Whatever format you use, make copies and discuss it in detail with the whole crew or at least with the heads of departments [on big projects]. Make sure your call sheets are up to date and match your schedule AND reality…

Encourage your team to keep to the day-to-day schedule and call sheets, but pace your shoot so that your crew is able to enjoy the process. Don’t schedule more than 6 interviews a day and don’t work your team more than 10 hours/day. Allow for generous lunch breaks, sufficient travel time between locations and some error time. Be calm and stay calm, no one respects a shouter and screamer. If you have a concern, be clear and assertive so that the crew understands that you meant it when you said ‘we need to be out of here in 15 minutes’.

Give ample warning. If possible, get a line producer or  - when working with community – a local support worker involved who can help you keep track of time, gear, props and people.

Allow for re-shoots and pick-ups, close enough to the original time, so that you don’t have to re-create a lush springtime scene in the middle of a dry summer…

Ensure that all key creative, especially the director and camera team watch the rushes at the end of each day, so you can find out if you need to plan more re-shoots and pick ups. Do it. It will save thousands in travel costs and endless stress in the edit.

Don’t give in to ‘lets do this tomorrow’ comments from crew or directors who haven’t seen the schedule. But if it is possible to do it tomorrow, be generous, they will love you. If it is tight, motivate them to get it down NOW. They all know they don’t want to chase things later – and they all are committed to make this the best project it can possibly be [if they are not committed, send them home].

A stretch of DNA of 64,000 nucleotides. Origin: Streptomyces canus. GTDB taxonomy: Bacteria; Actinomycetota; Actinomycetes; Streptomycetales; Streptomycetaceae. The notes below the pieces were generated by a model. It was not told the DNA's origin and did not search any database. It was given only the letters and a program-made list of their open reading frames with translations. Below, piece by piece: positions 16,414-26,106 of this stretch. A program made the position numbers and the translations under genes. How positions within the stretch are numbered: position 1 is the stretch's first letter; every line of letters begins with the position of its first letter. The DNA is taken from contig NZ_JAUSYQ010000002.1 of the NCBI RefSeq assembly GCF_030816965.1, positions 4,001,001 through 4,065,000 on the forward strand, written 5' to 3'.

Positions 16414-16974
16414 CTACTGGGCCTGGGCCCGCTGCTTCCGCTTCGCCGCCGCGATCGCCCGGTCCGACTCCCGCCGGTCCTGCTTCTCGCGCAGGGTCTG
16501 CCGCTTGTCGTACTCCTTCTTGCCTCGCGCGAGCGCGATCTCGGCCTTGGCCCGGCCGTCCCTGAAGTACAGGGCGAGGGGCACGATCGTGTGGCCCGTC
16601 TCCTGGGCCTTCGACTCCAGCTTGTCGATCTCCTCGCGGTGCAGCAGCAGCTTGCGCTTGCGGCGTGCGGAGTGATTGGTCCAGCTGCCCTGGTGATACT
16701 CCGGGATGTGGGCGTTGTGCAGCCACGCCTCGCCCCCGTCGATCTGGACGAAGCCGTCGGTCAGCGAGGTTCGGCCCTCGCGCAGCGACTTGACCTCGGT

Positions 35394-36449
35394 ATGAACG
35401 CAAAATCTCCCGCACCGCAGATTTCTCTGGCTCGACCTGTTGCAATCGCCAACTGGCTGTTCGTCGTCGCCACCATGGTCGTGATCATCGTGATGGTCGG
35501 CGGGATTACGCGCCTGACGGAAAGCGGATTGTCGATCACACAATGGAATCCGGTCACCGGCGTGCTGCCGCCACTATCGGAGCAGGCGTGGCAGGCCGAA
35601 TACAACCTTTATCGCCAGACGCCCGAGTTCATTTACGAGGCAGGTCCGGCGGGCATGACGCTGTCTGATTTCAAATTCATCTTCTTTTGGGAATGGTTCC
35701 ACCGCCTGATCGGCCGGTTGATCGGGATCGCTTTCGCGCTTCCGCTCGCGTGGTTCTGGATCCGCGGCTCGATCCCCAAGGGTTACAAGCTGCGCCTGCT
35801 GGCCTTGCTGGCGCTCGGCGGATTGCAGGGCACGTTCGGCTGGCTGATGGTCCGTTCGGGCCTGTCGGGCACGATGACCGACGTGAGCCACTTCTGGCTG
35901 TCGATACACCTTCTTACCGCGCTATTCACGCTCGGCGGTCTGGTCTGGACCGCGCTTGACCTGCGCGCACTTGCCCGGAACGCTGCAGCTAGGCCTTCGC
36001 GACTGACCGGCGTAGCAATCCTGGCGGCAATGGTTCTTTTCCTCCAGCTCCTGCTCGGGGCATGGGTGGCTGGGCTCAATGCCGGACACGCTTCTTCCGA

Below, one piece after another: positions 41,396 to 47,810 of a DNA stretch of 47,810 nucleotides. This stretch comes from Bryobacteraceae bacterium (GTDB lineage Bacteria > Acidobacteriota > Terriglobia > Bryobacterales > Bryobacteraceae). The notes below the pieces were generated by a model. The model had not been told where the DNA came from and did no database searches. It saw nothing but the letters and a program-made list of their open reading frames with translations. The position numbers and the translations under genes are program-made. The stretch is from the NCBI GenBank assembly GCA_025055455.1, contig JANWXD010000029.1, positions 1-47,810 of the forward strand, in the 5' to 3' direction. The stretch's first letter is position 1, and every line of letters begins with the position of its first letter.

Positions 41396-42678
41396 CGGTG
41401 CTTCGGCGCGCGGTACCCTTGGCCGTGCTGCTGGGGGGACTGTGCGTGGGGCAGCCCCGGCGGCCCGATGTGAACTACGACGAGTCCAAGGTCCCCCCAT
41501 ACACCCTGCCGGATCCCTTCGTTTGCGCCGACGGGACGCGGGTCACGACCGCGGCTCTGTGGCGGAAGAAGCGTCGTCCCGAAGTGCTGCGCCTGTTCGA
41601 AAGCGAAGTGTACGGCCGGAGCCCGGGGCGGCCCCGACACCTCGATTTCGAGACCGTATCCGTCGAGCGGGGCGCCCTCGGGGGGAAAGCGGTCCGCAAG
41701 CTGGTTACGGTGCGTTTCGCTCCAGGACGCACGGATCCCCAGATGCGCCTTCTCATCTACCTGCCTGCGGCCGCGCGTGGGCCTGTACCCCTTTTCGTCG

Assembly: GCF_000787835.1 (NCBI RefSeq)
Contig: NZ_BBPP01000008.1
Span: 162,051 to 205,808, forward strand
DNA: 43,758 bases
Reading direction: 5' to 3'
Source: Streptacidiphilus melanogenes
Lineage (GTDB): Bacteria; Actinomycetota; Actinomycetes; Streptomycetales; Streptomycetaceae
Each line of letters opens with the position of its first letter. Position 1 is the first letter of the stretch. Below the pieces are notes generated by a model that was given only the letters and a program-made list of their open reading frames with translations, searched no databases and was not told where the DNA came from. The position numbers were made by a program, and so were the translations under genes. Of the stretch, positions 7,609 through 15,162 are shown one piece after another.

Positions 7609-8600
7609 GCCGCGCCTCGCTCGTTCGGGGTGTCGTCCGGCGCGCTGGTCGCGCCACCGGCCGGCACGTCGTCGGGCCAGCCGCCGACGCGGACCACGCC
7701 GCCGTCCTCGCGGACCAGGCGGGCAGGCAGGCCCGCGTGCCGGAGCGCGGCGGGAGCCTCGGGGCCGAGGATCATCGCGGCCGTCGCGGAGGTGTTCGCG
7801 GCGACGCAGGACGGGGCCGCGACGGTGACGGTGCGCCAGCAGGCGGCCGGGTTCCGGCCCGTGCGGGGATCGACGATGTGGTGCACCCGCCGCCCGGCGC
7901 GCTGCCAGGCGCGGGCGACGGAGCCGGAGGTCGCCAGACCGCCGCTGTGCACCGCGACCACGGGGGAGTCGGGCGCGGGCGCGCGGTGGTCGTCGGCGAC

If you have to schedule a shoot intermittently over several months, make sure to repeat the crew briefings and get your editor involved, so that everyone is across what has been achieved to date, how cool it already looks and what they need to do next. If possible, don’t show rushes or early stage assembly edits to anyone outside your key crew, they are likely to mistake it for the final product.

Plan for a wrap party, even if the budget is small. It can get very frustrating if the crew can’t celebrate what they have achieved.


Post-production schedule

Check the post production workflow section for details.
Work out with your editor when the different stages of edit are likely to start and finish [review, file management, assembly edit, rough cut, fine cut, picture lock off, music, sound mix, GFX, color grade, export].
When do your clients or partners need to see the work? If you are in fine cut, now is time to plan for client edit reviews, so that they can advise on avoidable factual errors or style choices, before the edit progresses to picture lock off.
Check credits, names, run them past your partners. Anything that will make the work for your editor easier.
Supervise all the other creatives and brief them on style and tonal changes.
If you need more time before final delivery, negotiate before you get too close to delivery or launch date.
How long will it take to export the media? Allow for an extra day to output. Hot hard drives can seize up, computers suddenly seem to become hostile to your input. Shit happens, plan for it.
Are there any unmovable dates outside your control, such as festival entry deadlines, funding acquittal reports?
But most of all – enjoy the process. Post production is the best time, as your work is now becoming visible and still malleable to tweak its story and direction.

Now you are ready to set your Distribution Schedule. And here the round trip ends -  and starts again. Confirm broadcast and launch dates, get your PR kit ready, pilfer your treatment and pitch documents for an updated promo text.

Unleash your PR campaign. See how you can work this into new projects. How can you maximize exposure? What other deadlines are coming up for new work or exhibitions?


Schedule Block template

Schedule OneLiner template

Schedule PreProduction template





Recent Project: The Loop

Auteur Lorcan Hopper is a proud disabled man who will stop at nothing to see his semi-autobiographical soap opera brought to life.

The Loop is an absurd journey into disability, authorship and representation. First-time television director Lorcan Hopper twists the world of soap operas to share his experience of disability. But with a documentary team filming Lorcan’s every move, can the cast and crew match the intensity and professionalism he demands? Heartfelt, hilarious, and always unexpected, The Loop is soap opera like you’ve never seen it.


Developed during a series of disability rights awareness and digita... read more